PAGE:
Our second Workshop in our series, “From Process to Product: Working the Archive,” featured Carla Peterson working through excerpts from Black Gotham with graduate students and young scholars from a variety of New York-area humanities departments. We opened with a quotation from Black Gotham, which spoke to the “in” part of “Black Gotham in/outside the Archive” and to Peterson’s returning, again and again, to the Schomburg Center:
“Having reached a dead end, I turned to the archives, those storehouses of memories that have been painstakingly preserved on scraps of paper or in other forms, from paintings and photographs to digital images. Archives are man-made. Not all communities have the power to establish them since they require material resources—money, buildings, technologies of writing and preservation—as well as cultural resources, including literacy and historical knowledge. Those who have the means assemble, classify, and deposit what they deem worth preserving, discarding what they consider trivial, irrelevant, or even threatening to their way of life. They create history, determining what can be forgotten, and what must be remembered and passed to future generations. Even after archives have been assembled, they never remain static monuments but are imbued with a sense of impermanence. Materials get damaged, lost, sold, removed from their original site and forgotten, destroyed through political upheaval or just sheer carelessness. What would I find? Not find? How would I be able to put together the scraps that I found? What could I make out of those I didn’t find? I visited the Schomburg Center time and again, and haunted the city’s many other libraries, museums, historical societies, and memorials. I gradually realized that although much of New York’s black history was irretrievably lost, some of its was still there, buried but waiting to be found. I also discovered that despite any personal or cultural traumas nineteenth-century black New Yorkers might have suffered, many had made determined, if sometimes futile, efforts to commemorate their history.” (19-20)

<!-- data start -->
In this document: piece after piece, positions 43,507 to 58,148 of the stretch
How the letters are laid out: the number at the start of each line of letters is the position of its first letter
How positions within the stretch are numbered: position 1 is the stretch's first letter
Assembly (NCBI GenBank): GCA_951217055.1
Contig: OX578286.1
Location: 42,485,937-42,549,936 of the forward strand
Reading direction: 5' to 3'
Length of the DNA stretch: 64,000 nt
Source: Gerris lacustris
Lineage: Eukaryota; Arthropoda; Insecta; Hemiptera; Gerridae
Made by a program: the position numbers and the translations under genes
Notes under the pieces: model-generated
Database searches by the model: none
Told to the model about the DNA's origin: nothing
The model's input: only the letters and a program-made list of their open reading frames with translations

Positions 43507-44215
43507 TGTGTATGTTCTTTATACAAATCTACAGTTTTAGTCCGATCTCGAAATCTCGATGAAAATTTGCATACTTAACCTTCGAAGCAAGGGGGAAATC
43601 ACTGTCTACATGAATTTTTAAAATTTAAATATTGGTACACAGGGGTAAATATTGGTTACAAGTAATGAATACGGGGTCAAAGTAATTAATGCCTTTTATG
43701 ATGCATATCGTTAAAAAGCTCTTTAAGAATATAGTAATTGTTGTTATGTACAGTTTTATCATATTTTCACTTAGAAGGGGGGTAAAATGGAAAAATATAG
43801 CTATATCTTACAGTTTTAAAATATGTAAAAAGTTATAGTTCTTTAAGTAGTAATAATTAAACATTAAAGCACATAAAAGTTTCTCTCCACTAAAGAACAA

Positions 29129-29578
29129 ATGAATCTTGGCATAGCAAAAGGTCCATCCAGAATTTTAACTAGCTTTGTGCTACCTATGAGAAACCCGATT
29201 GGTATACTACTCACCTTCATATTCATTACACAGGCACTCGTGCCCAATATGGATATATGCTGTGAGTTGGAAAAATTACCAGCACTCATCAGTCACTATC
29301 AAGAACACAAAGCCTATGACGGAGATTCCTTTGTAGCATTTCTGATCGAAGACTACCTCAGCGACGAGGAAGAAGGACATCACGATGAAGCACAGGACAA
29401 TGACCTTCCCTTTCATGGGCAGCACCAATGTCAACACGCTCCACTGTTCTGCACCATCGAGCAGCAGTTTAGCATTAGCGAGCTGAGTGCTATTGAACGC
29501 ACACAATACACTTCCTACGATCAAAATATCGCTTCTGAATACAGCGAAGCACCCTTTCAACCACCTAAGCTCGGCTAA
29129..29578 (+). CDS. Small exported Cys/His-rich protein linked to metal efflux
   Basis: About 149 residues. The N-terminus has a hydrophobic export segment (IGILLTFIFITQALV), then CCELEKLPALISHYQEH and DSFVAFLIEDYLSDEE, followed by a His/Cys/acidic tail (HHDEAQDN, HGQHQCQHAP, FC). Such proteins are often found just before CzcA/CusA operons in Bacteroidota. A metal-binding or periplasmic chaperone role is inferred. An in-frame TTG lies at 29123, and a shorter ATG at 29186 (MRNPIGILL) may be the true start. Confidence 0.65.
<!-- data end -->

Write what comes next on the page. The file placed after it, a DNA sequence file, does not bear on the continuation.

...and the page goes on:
Since the Workshop aims to train young scholars, Peterson spoke directly to her methodology, which she describes as intuitive and persistent. The heart of Black Gotham, as she told us, lies in its detail. “If I couldn’t find the detail that could make the story sing,” she said, “I’d just be replicating the work of others.” She also warned young scholars never to stop at the database – “You always have to look at newspapers. Lord knows what lies on the page.”
While acknowledging that younger scholars and graduate students might not have the opportunities to write a trade book with such personal stakes early in their careers, Peterson nonetheless offered valuable encouragement about the writing process. Often, when telling a story, the materials we use can reveal the best narrative strategy (which, in Peterson’s case, meant “writing to the scrap,” making Black Gotham’s chapters into narrative scrapbooks). Using archives allows us to revisit literary forms in new ways to reveal cultural work that they’re doing. It also gives us access to new kinds of documents to consider as literary objects.